Sarah Warwick 13 November 2017
Timber cladding has been a favourite covering for houses over centuries. Choose it for the outside of an extension to a home already clad this way, and it can make the new part feel as if it’s always been there. More often, though, using wood is a way of distinguishing the addition from the original home, ensuring the extension is striking or making it visually lighter than the house. Whichever route you’re thinking of taking, browse these timber-clad beauties first.
Finished in slim verticals of Scottish larch that have subtle detail, this dining room and study extension sympathetically joins the house to its terraced garden. It has a wildflower roof, too – an option to mull over if blending the new into the existing is high on your agenda.
Be modern – but sympathetic
A black timber finish on this rear extension makes it stand out, and there’s no mistaking that it’s a new structure added to a period home.However, choosing black makes it sympathetic to the surrounding charcoal slate roofs and black guttering, creating a pleasing harmony. Staggering the back wall to mirror the shape of the original house also helps the new-build section look at home.
The side return extension on this home shows how different a timber-clad addition can look from a structure in brick, seen on the neighbouring property.The benefit of timber cladding? It gives this extension a contemporary appearance and leaves the original house dominant, rather than blurring the distinction. It also avoids a finish sporting different-coloured bricks to its neighbour.How you can make the most of a side-return extension
Timber has the advantage of working compatibly alongside other materials in a new structure. Here, it clads the more enclosed part of the extension for a cocooning feel, with the other side glazed to allow plenty of light in and promote views.Notice how the slim, horizontal boards are echoed in the garden fencing that screens the terrace from the neighbour’s patch.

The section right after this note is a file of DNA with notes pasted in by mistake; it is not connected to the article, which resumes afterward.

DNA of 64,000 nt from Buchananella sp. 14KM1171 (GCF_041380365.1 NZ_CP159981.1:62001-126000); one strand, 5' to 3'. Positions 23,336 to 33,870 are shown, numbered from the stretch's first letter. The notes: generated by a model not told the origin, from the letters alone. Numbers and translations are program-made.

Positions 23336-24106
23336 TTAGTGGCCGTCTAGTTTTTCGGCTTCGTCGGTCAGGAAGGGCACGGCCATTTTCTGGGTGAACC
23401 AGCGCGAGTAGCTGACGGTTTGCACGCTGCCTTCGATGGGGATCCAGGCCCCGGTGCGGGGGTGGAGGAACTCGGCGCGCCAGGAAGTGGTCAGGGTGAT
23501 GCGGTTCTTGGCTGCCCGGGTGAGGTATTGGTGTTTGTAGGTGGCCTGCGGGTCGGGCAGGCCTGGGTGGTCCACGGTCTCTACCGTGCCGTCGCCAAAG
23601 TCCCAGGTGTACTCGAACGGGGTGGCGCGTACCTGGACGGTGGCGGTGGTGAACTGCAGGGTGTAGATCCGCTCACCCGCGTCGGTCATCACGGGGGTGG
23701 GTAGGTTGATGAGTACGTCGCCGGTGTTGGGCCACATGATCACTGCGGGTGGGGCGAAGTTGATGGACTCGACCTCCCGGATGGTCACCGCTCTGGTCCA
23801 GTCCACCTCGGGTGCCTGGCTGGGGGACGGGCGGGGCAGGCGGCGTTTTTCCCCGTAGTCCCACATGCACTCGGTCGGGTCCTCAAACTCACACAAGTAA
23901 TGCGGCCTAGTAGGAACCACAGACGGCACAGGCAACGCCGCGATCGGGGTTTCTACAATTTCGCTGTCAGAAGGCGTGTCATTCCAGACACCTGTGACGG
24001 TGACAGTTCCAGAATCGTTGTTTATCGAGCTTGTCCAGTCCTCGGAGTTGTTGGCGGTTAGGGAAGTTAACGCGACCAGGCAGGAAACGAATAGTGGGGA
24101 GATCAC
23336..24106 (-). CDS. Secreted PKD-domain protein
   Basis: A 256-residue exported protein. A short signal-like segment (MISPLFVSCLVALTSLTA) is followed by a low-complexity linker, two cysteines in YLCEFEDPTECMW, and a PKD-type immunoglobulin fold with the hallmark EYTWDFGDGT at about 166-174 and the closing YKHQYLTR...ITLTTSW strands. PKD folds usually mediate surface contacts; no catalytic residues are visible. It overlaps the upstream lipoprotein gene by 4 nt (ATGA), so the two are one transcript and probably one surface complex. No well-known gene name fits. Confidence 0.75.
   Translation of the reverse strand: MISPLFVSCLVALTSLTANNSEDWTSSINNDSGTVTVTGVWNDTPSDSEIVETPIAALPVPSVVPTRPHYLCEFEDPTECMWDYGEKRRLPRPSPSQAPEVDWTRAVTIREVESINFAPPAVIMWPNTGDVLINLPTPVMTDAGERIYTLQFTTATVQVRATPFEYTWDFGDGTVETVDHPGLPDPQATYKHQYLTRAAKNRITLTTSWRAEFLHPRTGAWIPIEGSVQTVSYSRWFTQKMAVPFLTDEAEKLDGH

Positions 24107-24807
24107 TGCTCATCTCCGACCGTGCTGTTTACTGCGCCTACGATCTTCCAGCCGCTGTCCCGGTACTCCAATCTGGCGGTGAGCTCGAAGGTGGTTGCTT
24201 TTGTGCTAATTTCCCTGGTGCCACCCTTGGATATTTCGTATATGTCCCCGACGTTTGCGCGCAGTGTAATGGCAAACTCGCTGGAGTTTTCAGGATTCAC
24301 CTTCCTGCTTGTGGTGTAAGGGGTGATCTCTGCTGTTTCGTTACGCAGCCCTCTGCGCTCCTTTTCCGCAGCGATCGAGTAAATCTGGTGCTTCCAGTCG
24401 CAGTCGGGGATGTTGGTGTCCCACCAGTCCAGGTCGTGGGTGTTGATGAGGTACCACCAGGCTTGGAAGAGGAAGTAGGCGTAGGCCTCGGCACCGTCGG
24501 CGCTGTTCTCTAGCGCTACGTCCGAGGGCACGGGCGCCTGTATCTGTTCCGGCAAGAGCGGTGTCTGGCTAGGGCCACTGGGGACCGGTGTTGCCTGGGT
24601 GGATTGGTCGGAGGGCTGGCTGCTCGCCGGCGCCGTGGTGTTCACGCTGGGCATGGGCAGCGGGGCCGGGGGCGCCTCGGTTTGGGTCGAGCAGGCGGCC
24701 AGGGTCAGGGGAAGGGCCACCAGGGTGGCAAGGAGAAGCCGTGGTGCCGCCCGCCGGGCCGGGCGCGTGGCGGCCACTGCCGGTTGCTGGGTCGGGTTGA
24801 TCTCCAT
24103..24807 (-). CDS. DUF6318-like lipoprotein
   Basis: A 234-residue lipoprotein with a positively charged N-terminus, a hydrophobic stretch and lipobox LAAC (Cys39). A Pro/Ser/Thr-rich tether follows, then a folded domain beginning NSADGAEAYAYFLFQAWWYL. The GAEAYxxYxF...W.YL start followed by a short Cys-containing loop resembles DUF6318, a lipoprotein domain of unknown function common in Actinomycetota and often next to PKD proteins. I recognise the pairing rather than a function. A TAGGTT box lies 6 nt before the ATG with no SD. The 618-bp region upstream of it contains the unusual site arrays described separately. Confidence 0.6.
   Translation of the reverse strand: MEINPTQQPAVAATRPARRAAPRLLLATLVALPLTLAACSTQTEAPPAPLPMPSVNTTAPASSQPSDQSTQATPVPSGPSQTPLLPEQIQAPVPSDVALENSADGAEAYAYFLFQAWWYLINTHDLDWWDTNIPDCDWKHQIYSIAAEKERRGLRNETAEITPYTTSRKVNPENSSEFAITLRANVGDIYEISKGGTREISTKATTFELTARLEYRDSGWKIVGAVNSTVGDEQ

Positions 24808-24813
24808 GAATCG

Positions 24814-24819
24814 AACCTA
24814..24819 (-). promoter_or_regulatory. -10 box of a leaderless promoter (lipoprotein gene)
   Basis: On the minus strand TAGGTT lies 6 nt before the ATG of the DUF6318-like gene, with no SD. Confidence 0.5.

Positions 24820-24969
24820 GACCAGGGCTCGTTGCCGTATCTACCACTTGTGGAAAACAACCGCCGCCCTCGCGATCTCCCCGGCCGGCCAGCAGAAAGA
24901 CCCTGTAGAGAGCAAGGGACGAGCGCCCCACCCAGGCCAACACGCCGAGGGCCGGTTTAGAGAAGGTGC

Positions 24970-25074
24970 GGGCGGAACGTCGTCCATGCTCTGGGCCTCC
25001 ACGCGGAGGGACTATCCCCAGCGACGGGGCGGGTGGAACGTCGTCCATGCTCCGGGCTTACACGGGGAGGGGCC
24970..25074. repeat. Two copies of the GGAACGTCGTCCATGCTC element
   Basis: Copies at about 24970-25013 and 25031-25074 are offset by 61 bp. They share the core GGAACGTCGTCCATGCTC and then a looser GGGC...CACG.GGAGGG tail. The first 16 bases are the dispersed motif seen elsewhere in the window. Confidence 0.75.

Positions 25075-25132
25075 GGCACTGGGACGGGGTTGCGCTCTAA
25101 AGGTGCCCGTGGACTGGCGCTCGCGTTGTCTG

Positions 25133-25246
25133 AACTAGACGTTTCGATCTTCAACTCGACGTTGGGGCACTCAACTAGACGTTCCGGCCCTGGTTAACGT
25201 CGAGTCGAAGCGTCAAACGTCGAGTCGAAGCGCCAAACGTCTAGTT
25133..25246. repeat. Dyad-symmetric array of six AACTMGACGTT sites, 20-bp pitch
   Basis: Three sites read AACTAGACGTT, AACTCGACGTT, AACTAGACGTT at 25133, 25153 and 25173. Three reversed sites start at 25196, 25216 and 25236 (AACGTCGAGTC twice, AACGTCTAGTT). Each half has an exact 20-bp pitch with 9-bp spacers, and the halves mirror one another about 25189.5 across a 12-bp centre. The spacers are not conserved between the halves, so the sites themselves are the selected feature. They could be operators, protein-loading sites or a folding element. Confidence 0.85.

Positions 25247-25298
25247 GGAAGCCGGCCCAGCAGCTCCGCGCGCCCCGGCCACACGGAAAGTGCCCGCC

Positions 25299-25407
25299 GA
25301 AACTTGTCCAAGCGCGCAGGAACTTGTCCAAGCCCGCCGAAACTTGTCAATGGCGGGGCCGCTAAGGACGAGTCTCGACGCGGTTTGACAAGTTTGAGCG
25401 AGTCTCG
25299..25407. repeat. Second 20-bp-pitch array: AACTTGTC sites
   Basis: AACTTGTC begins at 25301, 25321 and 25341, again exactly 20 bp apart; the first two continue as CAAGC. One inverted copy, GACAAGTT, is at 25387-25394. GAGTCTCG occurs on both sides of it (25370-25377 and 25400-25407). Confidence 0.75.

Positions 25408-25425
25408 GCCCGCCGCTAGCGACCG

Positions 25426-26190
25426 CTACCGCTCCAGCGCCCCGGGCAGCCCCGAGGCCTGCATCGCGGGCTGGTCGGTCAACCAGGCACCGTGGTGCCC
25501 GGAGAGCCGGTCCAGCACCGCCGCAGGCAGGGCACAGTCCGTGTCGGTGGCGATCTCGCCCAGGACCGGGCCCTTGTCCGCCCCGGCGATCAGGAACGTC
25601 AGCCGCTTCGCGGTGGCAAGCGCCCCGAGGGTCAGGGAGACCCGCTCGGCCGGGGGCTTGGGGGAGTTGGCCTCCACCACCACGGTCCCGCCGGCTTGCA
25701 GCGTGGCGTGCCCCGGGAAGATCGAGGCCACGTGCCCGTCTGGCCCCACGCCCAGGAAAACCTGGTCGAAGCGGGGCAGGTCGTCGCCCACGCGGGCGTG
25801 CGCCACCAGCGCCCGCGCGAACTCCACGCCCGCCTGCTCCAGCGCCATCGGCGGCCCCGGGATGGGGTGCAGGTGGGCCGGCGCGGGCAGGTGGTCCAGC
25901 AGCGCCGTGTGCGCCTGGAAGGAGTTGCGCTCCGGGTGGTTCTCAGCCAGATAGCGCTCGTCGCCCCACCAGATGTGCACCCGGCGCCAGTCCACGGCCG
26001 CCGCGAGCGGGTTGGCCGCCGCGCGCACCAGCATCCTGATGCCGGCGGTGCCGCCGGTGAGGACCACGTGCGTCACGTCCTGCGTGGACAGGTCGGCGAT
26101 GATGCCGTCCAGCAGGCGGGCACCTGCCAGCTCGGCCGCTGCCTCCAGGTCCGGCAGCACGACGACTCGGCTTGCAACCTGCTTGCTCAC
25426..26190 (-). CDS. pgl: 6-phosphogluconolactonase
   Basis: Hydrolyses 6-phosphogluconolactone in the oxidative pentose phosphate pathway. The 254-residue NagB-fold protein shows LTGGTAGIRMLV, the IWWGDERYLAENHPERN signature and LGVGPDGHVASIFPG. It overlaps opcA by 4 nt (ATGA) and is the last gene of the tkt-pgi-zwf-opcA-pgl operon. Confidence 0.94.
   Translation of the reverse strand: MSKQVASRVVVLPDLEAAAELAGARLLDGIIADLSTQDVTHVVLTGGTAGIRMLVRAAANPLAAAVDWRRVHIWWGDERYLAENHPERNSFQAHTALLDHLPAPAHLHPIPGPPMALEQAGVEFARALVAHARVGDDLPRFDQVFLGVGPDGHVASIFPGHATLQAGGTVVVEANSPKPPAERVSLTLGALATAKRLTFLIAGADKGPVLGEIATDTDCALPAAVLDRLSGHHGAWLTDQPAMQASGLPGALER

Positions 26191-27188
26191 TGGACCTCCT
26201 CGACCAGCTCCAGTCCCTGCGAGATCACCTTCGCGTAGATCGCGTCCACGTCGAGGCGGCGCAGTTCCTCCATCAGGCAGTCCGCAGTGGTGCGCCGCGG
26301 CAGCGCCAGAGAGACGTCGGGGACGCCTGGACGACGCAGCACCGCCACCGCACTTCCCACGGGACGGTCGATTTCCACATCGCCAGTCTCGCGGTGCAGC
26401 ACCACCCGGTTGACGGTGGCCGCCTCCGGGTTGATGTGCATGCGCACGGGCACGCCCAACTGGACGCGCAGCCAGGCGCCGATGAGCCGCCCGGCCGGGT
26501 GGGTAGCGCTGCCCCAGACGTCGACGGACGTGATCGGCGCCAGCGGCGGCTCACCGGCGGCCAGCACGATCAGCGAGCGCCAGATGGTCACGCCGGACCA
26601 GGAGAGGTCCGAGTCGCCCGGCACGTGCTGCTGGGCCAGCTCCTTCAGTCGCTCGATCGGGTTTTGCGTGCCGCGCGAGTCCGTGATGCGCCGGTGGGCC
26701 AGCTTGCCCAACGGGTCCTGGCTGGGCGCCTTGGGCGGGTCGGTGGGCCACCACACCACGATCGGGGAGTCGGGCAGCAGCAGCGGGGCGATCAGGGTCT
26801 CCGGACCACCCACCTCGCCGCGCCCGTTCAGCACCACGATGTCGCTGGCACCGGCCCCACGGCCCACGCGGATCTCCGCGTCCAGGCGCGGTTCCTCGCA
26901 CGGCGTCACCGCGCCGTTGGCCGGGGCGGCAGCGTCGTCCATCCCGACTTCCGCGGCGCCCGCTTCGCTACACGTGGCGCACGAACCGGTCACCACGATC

Grow to the side
The extension to this bothy helped turn it into a house. The timber cladding makes the side addition distinct from the original structure, but both exterior materials have a natural warmth that allows them to work together. The cladding also fits nicely with the building’s tree-filled setting.
Stain it black
Larch clads this rear extension, but this time it’s stained black, making the ribs strongly apparent, and the look is very textural.With polished concrete flooring producing high contrast, the black-and-white addition is definitely not shy and retiring. Even the garden fencing and decking have had a makeover in black larch to create consistency.
This extension is clearly modern, but the boards of the red cedar cladding were chosen to match the size of the Victorian brickwork to tie the two together.If you like the idea of timber cladding silvering over time, follow this example by opting for an untreated wood that will allow the colour change.
Make a connection
The cladding on this extension was also used to update the original 1960s house. The black staining is inspired by the weatherboarding on West Sussex barns, and the cladding is insulating, boosting the home’s energy efficiency.Think about adopting the same tactic if your house could do with a 21st century makeover – timber cladding can break up a less-than-lovely façade.
This two-storey extension between two end-of-terrace properties has a timber frame and a Douglas fir exterior together with a sedum roof, bringing a touch of nature to a town setting.It’s worth bearing in mind that a timber-frame, timber-clad addition makes less substantial foundations a possibility, which could save on build costs.
Timber cladding can help even a sizeable extension make a fairly modest impression. This one adds two bedrooms, a kitchen/dining/family room and a utility area, but as it looks like a cabin, it doesn’t distract from the pretty cottage.As well as dividing old from new, the glass-sided link almost disappears from view, helping ensure the extension is subordinate to the house.